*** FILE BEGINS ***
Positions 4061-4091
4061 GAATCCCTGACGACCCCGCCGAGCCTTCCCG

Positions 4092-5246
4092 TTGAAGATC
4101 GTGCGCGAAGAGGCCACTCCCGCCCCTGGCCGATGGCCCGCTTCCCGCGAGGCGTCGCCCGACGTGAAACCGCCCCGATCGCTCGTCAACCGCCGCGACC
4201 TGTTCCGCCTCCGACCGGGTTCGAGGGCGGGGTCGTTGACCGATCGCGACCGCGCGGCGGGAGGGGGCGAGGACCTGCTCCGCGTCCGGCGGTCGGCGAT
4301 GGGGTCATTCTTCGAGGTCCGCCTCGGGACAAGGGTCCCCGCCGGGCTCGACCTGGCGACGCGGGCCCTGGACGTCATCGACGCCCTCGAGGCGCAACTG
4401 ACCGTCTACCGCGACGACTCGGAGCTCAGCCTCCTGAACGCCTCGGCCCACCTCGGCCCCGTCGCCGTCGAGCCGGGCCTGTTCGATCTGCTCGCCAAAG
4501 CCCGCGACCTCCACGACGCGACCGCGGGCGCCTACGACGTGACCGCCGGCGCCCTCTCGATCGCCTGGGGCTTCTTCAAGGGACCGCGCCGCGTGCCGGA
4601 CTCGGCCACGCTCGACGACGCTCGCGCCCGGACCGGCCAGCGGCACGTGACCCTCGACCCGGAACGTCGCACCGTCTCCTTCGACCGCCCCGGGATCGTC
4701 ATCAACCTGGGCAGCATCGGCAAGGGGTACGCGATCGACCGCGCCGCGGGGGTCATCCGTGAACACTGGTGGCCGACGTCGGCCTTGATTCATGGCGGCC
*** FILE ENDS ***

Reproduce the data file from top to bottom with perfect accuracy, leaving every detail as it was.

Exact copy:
Positions 4061-4091
4061 GAATCCCTGACGACCCCGCCGAGCCTTCCCG

Positions 4092-5246
4092 TTGAAGATC
4101 GTGCGCGAAGAGGCCACTCCCGCCCCTGGCCGATGGCCCGCTTCCCGCGAGGCGTCGCCCGACGTGAAACCGCCCCGATCGCTCGTCAACCGCCGCGACC
4201 TGTTCCGCCTCCGACCGGGTTCGAGGGCGGGGTCGTTGACCGATCGCGACCGCGCGGCGGGAGGGGGCGAGGACCTGCTCCGCGTCCGGCGGTCGGCGAT
4301 GGGGTCATTCTTCGAGGTCCGCCTCGGGACAAGGGTCCCCGCCGGGCTCGACCTGGCGACGCGGGCCCTGGACGTCATCGACGCCCTCGAGGCGCAACTG
4401 ACCGTCTACCGCGACGACTCGGAGCTCAGCCTCCTGAACGCCTCGGCCCACCTCGGCCCCGTCGCCGTCGAGCCGGGCCTGTTCGATCTGCTCGCCAAAG
4501 CCCGCGACCTCCACGACGCGACCGCGGGCGCCTACGACGTGACCGCCGGCGCCCTCTCGATCGCCTGGGGCTTCTTCAAGGGACCGCGCCGCGTGCCGGA
4601 CTCGGCCACGCTCGACGACGCTCGCGCCCGGACCGGCCAGCGGCACGTGACCCTCGACCCGGAACGTCGCACCGTCTCCTTCGACCGCCCCGGGATCGTC
4701 ATCAACCTGGGCAGCATCGGCAAGGGGTACGCGATCGACCGCGCCGCGGGGGTCATCCGTGAACACTGGTGGCCGACGTCGGCCTTGATTCATGGCGGCC